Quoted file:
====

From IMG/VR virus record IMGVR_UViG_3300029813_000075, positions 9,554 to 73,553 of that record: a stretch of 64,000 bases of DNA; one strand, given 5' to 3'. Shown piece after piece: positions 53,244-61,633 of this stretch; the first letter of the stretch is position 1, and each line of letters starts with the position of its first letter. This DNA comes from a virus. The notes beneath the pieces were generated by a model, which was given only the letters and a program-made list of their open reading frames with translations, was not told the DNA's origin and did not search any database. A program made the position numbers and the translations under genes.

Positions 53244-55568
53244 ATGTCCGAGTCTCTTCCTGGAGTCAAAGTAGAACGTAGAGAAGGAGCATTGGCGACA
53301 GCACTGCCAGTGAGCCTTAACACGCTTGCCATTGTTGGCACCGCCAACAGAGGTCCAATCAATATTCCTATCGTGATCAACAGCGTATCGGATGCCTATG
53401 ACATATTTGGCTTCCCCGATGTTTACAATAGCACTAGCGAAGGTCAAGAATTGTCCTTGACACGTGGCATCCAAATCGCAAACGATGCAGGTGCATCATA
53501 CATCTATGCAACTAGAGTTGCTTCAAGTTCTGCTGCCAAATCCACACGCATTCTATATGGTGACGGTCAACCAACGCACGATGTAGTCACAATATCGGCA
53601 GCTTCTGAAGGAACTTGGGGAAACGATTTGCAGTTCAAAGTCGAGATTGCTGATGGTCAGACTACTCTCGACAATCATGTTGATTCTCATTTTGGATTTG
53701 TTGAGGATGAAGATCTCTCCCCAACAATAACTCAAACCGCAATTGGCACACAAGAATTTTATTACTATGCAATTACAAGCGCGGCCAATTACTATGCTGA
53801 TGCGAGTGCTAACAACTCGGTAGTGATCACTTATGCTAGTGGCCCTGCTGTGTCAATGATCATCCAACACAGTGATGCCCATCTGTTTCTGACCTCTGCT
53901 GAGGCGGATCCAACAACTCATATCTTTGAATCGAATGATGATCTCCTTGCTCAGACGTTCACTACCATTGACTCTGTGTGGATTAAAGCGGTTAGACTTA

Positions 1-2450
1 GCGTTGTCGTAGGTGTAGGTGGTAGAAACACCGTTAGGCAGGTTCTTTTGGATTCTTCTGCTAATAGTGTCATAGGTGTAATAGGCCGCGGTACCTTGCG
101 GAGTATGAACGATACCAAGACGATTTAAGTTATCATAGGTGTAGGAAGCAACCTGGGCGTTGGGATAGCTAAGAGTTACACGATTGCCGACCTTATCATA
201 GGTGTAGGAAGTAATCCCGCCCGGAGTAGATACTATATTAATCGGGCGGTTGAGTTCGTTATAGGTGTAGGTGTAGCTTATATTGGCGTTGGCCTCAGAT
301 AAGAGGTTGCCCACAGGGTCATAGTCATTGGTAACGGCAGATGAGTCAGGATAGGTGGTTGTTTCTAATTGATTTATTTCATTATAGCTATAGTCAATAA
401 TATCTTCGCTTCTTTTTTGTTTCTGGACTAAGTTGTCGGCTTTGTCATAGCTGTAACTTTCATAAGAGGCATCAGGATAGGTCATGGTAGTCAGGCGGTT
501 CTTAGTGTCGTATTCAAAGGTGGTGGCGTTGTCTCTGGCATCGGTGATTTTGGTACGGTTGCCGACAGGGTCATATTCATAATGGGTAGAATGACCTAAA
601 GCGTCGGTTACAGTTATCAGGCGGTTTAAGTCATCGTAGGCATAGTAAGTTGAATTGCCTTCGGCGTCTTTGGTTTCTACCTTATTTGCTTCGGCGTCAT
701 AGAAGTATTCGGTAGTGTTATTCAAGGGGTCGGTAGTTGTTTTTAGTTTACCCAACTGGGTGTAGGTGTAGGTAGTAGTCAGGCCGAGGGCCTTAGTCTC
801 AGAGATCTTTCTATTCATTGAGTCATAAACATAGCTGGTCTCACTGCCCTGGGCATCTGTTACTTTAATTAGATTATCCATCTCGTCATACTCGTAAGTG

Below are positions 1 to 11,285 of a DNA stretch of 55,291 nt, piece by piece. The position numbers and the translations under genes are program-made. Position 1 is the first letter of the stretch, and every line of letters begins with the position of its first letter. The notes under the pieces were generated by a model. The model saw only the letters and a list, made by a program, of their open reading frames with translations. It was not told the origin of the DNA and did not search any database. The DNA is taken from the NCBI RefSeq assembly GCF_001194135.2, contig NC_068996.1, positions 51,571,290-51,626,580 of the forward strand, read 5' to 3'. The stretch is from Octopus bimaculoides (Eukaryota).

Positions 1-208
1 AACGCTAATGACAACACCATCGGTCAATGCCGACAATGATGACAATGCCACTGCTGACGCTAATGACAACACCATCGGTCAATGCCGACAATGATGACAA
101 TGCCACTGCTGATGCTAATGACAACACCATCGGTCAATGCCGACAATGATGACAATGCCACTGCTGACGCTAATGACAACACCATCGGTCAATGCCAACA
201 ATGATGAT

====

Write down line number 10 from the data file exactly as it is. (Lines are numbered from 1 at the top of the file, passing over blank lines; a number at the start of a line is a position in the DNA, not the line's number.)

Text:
53901 GAGGCGGATCCAACAACTCATATCTTTGAATCGAATGATGATCTCCTTGCTCAGACGTTCACTACCATTGACTCTGTGTGGATTAAAGCGGTTAGACTTA